Important message: CNN claim, in an article written by CNN journalists Kay Jones and Hollie Silvermanthe on August 3, 2020 on the website of CNN.com the following: There are less than 3,500 Asian elephants left in the wild and they face extinction because of ivory poaching and habitat destruction, the zoo statement said..in the article Baby elephant dies 27 days after his birth at St. Louis Zoo, but the article doesnt really state why ivory poaching should be an immediate threat to Asian elephants, and their claims of the world population of Asian elephants, is however also something to doubt.. Although IUCN seems to have forgotten to state the world population of Asian elephants at Their fact sheet about the Asian elephant, while the Asian Elephant Specialist Group state that there are elephants in 13 range states, but AESG seemingly also forgot to mention how many Asian elephants there are today, and on their website https://www.asesg.org it is also not easy to find a record about the world population of Asian elephants, but International Elephant Foundation state on the page Elephas maximus: Endangered due to loss of habitat. Numbers are currently around 30,000 – 50,000 (one-tenth of the population of African elephants, and no mention about ivory hunting in Asia), which is a number far, or rather more than ten times higher than the claim from cnn.com =There are NOT less than 3,500 Asian elephants left in the wild, as cnn claim.//Dan Koehl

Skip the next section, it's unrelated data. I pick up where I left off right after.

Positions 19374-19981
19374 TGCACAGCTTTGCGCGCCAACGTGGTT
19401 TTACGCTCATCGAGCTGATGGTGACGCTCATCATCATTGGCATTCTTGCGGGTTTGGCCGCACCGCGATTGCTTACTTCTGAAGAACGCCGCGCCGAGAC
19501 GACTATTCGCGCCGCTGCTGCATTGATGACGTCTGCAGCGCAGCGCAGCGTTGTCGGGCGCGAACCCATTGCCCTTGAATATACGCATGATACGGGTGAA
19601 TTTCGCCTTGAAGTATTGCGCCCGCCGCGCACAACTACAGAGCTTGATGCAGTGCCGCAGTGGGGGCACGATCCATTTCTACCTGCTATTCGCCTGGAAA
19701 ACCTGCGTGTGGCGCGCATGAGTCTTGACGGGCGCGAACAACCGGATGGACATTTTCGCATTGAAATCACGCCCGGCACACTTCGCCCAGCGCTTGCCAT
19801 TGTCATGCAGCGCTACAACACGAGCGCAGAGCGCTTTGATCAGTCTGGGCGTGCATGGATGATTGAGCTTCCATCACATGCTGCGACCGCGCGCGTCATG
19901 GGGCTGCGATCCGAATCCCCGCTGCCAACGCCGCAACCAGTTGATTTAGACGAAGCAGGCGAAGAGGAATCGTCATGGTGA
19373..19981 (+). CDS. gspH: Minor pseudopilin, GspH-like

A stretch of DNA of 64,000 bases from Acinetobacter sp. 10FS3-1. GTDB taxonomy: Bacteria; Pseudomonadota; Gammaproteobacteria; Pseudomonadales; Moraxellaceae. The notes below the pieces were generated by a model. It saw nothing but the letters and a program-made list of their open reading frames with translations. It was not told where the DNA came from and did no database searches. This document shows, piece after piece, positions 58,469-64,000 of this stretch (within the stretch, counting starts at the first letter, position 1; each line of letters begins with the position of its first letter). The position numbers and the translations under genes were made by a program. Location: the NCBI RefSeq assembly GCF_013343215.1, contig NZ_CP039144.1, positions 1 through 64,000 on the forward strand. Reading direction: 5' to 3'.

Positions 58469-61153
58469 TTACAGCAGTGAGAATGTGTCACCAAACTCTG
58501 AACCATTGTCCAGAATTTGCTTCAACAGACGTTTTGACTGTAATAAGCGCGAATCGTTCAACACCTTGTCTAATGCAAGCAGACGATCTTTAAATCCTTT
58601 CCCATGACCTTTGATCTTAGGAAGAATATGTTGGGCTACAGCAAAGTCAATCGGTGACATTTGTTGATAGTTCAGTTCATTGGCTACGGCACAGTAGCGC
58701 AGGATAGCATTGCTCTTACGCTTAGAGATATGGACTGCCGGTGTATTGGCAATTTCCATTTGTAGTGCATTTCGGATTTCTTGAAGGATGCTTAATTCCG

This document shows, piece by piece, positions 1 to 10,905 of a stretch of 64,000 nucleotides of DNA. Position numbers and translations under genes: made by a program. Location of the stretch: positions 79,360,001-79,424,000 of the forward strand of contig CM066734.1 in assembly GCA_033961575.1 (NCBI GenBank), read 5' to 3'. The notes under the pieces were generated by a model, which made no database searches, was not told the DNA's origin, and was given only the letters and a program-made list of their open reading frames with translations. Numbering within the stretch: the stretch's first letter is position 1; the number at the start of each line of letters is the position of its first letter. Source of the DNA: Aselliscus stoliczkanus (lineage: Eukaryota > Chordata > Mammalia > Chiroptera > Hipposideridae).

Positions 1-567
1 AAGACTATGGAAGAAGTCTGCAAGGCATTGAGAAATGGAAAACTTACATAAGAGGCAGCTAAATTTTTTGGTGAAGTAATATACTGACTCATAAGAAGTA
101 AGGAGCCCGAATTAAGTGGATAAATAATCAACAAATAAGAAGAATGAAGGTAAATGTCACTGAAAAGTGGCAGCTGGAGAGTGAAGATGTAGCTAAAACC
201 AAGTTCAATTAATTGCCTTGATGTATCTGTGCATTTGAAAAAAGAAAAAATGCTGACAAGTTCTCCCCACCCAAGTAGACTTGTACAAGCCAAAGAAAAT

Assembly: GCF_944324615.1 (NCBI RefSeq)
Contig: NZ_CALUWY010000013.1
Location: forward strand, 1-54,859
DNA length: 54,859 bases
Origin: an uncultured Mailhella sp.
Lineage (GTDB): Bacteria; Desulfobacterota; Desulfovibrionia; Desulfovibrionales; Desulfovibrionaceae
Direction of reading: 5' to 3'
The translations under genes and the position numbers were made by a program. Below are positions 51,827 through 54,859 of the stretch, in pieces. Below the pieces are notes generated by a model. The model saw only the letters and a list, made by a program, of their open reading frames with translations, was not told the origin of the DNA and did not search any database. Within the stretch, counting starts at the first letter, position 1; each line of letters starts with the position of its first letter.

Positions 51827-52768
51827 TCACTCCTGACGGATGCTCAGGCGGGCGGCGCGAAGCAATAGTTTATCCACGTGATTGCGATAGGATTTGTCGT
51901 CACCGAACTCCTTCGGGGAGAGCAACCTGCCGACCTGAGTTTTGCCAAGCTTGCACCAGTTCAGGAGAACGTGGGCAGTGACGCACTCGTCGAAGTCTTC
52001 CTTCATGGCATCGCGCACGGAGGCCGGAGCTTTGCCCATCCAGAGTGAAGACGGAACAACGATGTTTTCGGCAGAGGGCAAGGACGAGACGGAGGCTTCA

The Saint Louis Zoological Park is a zoo in Forest Park in St. Louis, Missouri. It is recognized as a leading zoo in animal management, research, conservation, and education. Admission is free, although there are fees for some attractions. One special feature is the Zooline Railroad, a small passenger train that encircles the zoo, stopping at the more popular attractions. It is also home to the best grounds crew of any theme park in the world.
The 1904 St. Louis World´s Fair is credited for the birth of the St. Louis Zoo. The Fair brought the world´s attention to St. Louis and Forest Park. The Smithsonian Institution constructed a walk-through bird cage for the World´s Fair. Ten days after the World´s Fair closed, the citizens of St. Louis chose to buy the 1904 World´s Fair Flight Cage for $3,500, rather than have it dismantled and returned to Washington, D.C. The St. Louis Zoo was born.